Footnotes From The Front Porch

Below is an amazing tool for anyone looking to partner with a therapist.  Thanks to my good friend and fellow traveling partner for your willingness to equip and encourage others to seek wise counsel. 

How To Pick A Good Therapist
1.  Have a consultation so that you can see if you feel comfortable and safe- this can be in person (preferably) or over the phone.  Does the counselor seem like they are with you, listening and understanding or do they seem like a "know it all" and/or not emotionally connected?  A consumer has a choice.  Even though it is anxiety-producing going to a therapist the first time, it is important to tease out your own stuff from the counselors. 

2.  What's the general philosophy of the therapist and approach to helping?  Are people sick and need to be labeled with a disorder or are humans lovable and loving and  adapt the best they can to what happens to them or what issues they face?

3.  How is this therapist going to help me reach my goals?  First look at your goals?  Do you need someone to just listen to you and vent?  Do you want homework in between session so that you can practice what you learn?  Are you willing to do the work...noticing, journaling, exercises, trying new ways out, etc. telling the truth, coming even when it's hard?  Is the therapist willing to let you know a path or plan that will get you to feeling better or resolving the issue that brought you in?

4.  Does the therapist equip you with the skills to become better self soothers/regulators?  Does he or she help you become independent over time or do they encourage a dependence on the therapist.  Of course, there will be a dependence in the beginning because a safe attachment needs to be built so that trust and connection develop, but with the goal that there will be an end.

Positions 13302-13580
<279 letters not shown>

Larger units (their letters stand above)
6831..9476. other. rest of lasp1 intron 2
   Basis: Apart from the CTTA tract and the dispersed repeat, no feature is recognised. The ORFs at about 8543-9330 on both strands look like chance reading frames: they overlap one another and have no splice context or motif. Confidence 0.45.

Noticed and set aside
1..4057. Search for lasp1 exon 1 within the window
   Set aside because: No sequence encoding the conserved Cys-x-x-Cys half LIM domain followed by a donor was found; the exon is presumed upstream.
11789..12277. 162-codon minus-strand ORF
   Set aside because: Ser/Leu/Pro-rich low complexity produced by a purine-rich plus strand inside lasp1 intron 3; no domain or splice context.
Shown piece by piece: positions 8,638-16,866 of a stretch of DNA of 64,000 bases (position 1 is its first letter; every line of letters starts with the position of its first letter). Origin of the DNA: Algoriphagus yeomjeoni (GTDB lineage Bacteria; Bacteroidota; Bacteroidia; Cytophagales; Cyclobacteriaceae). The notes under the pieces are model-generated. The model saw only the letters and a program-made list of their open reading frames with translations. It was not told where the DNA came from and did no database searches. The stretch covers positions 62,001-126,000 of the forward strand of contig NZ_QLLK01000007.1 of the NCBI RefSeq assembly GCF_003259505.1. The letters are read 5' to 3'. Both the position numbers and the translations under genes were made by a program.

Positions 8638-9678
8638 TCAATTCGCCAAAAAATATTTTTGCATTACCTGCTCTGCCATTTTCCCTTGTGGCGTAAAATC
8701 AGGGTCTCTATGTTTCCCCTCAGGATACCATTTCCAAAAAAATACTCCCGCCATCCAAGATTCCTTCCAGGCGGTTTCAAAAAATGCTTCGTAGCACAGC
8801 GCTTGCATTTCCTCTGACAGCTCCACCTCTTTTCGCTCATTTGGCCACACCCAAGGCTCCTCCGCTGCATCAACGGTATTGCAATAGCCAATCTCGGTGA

5.  Has the therapist done their own therapy?  If so, how long?

6.  It's OK to ask questions like, are you married?  are you a parent?  what clients have you helped? 

7.  It also needs to be OK, or the therapist can invite the client to say, "I'm not ready for that"  " I don't like to journal"  and be a co creator of their therapy.

8.  Can your therapist handle big emotions?  Is it safe for you to cry, get angry, etc?

9.  Does your counselor have a master's degree?  Anyone can call themselves a counselor or coach. Only someone schooled with a Master's Degree either licensed or on their way to licensed can call themselves a psychotherapist, Marriage Family Therapist.

Proverbs 12:15 Seek Wise Counsel....

Nancy Ryan, M.A.
Marriage Family Therapist Intern
Supervised by Phil Stahr, MFC

Footnotes From The Front Porch

Why See A Counselor?

I have noticed that when I share my journey with others about counseling, there is a typical response and it goes like this.  “That is good for you but not for me.”

I have also noticed that there is this false belief that people of faith should be able to resolve their issues on their own, “just me and God.”  There are also those who believe that talking with a counselor is as good as talking with a friend.